RIGOR: Is it a word teachers can learn to love?

Nancy Flanagan, popular edu-blogger and member of the TLN Forum discussion group, is quoted at considerable length in a new guide for education journalists with the plain vanilla title Understanding and Reporting on Academic Rigor. It’s the latest in a series of “pocket guides” produced by the Hechinger Institute on Education and the Media, headed by former Los Angeles Times education writer Richard Lee Colvin.

The 32-page guide, co-edited by journalist/blogger Joanne Jacobs, begins with the story “Rigor: It’s All the Rage, but What Does It Mean?”  — and continues with articles that may help reporters grasp the big idea that “rigor” doesn’t have to involve paddles and primitive pedagogy. The guide includes some brain research (naturally), a piece on rigor in career/tech, and a profile of a rigorous 40-year California teaching veteran (plus his first-person article about rigor in English instruction).

In addition to sidebar comments from notables like Deborah Meier (and two governors), the publication offers up a collection of quotes under the heading “Experts on Academic Rigor.” A few comments by K-12 educators appear under a different heading: “Teachers on Rigor.” (We’ll leave it to readers to decide why “experts” and “teachers” are two different categories.)

Flanagan, an NBCT and former Michigan teacher of the year, has a half-page commentary that appears on the inside back cover the report – a good spot, we think, since many of us approach “nonfiction text” by first browsing from back to front. Flanagan begins her remarks this way:

It might be easier to define rigor by noting what it is not: Rigor is not a synonym for ‘harder,’ and it does not mean moving first-grade curriculum into kindergarten, or algebra into the seventh grade. … Rigor means teaching and learning things more thoroughly – more deeply.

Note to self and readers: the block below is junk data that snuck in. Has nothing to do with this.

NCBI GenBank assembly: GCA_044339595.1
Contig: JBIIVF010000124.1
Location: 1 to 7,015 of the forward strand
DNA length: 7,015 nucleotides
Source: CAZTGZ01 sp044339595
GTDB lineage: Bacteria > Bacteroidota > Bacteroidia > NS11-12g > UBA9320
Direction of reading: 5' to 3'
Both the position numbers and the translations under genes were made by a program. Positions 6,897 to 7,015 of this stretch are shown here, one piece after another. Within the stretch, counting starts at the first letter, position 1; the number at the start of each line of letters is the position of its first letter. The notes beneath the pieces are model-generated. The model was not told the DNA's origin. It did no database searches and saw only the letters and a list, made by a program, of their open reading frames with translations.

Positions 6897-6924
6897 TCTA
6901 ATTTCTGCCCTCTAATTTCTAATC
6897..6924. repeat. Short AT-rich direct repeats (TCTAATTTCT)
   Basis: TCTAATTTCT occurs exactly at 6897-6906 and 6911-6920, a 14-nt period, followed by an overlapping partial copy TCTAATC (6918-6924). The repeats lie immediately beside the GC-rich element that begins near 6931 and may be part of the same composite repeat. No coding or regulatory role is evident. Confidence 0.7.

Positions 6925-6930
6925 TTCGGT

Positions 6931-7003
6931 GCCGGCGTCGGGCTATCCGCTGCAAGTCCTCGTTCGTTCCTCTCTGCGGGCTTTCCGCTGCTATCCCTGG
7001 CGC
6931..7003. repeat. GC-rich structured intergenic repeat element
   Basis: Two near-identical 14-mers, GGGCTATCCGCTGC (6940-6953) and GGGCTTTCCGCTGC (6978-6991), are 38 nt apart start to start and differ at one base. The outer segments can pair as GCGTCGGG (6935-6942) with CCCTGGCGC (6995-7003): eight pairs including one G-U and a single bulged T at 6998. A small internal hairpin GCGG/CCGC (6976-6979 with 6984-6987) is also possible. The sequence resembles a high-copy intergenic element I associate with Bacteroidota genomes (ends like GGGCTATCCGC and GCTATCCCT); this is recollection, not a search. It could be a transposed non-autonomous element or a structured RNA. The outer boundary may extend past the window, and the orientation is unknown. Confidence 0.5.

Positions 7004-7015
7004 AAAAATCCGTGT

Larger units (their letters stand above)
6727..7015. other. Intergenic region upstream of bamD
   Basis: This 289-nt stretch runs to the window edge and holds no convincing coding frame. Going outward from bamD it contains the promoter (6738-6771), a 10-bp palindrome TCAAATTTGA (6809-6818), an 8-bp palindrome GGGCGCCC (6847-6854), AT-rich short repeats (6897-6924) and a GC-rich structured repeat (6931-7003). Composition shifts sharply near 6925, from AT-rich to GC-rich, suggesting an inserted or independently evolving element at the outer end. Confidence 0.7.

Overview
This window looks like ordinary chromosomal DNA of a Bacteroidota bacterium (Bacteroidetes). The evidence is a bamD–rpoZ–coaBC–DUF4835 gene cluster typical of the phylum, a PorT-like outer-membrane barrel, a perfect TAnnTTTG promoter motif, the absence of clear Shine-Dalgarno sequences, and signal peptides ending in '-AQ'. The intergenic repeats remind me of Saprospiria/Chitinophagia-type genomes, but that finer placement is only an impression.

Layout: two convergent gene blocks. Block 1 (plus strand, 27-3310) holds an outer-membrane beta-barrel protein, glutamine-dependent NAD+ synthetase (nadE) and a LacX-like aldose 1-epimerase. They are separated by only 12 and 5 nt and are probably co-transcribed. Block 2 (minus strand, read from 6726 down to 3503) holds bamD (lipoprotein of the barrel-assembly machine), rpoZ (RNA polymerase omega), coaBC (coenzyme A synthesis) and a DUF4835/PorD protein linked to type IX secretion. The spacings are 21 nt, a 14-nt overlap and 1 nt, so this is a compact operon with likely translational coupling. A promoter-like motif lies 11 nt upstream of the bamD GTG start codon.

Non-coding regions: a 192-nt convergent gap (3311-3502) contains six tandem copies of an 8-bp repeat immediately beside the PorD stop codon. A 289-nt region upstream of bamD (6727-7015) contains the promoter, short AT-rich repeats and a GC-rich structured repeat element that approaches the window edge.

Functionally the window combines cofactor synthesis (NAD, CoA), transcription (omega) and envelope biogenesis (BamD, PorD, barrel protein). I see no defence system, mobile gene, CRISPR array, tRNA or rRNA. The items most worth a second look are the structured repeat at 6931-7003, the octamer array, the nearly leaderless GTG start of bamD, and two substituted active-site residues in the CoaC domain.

The guide is an interesting read — both to see what journalists are being told to seek out, and as a prompt to explore the idea of “rigor” in your own teaching practice or school. The lead story includes comments from teacher educator Barbara Blackburn, author of Rigor Is NOT a Four-Letter Word, who offers tips to reporters about “what to look for” in their search for rigor in the classroom. She also observes:

“People don’t know what rigor means. The teachers I work with are being told they’re supposed to include rigor. It’s certainly the flavor of the month. But teachers all say everyone is telling me what to do but they can’t tell me how to do it.”

Effective teachers who read Flanagan’s definition will likely decide that they DO know what rigor is – it’s something they do regularly. Flanagan writes:

Rigor is not assigning more homework. It is assigning better homework, open-ended work that pushes kids to think in multiple ways about the tasks they’ve been assigned, provides constructive feedback on their efforts – plus permission to edit, test prototypes, make multiple drafts. Most important, the teacher will not accept work that is less than the students’ best effort. Adding rigor to the curriculum cannot be achieved by moving standards, benchmarks and course requirements around, although those are the first things policymakers think to do.

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